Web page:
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Rose Recipes from Olden Times

Rose Recipes from Olden Times

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Rose Recipes from Olden Times

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Länge:
107 Seiten
47 Minuten
Herausgeber:
Freigegeben:
Jan 23, 2013
ISBN:
9780486156484
Format:
Buch

Beschreibung

Even though nowadays roses are cultivated mostly for their beauty, previous ages have not been so singularly narrow-minded. Even at the turn of the century many people in appreciation of the fragrance, sweet flavor, and medicinal virtues of rose petals, hips, and leaves, still took pleasure in age-old traditional ways of making perfumes, sweet waters, jams, jellies, salads, sauces, and various kinds of confections with roses. They also knew how to crystallize the petals, to preserve the buds, to flavor wines and vinegar with rose leaves, and to use roses in many medicinal ways.
With thanks in great measure to the extraordinary modern herbalist Eleanour Sinclair Rohde, this wonderful knowledge has not vanished beyond recall. Her collection of rose recipes between these covers is gathered from the works of a variety of old herbalists (notably Sir Hugh Platt, Gervase Markham, and Sir Kenelm Digby), as well as from her own vast knowledge of traditional herbal recipes. "Receipts" from four centuries include: pot-pourris, sweet bags and pomanders (using dried roses with such extra ingredients as mint, cloves, coriander, lavender flowers, and sandalwood); sweet waters (with ingredients like nutmeg, cardamom, orange peel, and cloves) that can be used for washing; perfumes, oil of roses, and "odoriferous" candles; and a host of culinary delights like conserves (both petals and hips), sauce eglantine, rossoly, rose jelly, rose hip marmalade, and pickled rosebuds.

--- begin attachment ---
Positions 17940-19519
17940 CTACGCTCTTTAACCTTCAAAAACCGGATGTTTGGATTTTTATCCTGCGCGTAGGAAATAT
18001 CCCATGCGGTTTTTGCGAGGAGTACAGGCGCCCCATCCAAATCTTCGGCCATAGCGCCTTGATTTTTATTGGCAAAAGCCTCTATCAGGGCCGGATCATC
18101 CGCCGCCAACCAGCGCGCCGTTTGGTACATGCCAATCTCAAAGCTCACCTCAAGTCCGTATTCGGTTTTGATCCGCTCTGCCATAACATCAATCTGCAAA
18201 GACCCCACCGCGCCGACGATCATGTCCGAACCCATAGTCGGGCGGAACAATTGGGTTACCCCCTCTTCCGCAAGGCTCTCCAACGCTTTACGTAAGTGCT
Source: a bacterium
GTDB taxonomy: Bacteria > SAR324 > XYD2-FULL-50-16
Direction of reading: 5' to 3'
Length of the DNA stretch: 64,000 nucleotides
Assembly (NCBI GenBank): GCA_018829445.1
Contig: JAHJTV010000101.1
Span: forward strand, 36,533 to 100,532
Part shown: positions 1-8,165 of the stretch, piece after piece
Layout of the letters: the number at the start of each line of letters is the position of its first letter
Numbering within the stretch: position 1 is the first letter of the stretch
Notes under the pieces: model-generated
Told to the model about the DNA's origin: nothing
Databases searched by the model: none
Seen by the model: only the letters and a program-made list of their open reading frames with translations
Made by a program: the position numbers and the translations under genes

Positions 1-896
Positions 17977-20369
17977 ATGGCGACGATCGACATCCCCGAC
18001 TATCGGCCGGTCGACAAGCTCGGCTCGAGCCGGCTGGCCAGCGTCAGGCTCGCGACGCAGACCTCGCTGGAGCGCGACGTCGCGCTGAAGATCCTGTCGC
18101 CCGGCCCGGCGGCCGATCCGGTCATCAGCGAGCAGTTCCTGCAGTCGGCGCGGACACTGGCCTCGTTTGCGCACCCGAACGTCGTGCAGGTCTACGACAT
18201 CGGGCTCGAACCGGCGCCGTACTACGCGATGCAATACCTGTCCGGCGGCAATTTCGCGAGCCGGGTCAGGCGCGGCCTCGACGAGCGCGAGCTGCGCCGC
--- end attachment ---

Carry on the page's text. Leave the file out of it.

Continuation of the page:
There are 83 recipes altogether, including instructions on how to dry rose leaves (four ways), how to candy rose leaves, how to preserve whole roses, and how to flavor sugar, wine, vinegar, and honey with roses. Every page is beautifully and distinctively decorated, making this not only a source of special joy for connoisseurs of herbs and herbals, but in all ways a pleasure to read and use for anyone wanting the best rose recipes.
Herausgeber:
Freigegeben:
Jan 23, 2013
ISBN:
9780486156484
Format:
Buch

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Rose Recipes from Olden Times - Eleanour Sinclair Rohde

GARDENING

INTRODUCTION

IN THE days when Roses were valued more for their fragrance, sweet flavour, and medicinal virtues than for their beauty the petals were used in countless ways. Most folk associate flower recipes with old vellum-bound volumes and regard the recipes therein contained as being of little more than antiquarian interest. Indeed the phrase Rose recipes conjures up visions of sixteenth and seventeenth century still rooms, busy housewives and attendant maids in picturesque costumes bringing in great baskets of freshly gathered Roses. It is true that many of the old recipes or receipts as the word was more commonly spelt are too complicated for these hurried times but many are simple and practical.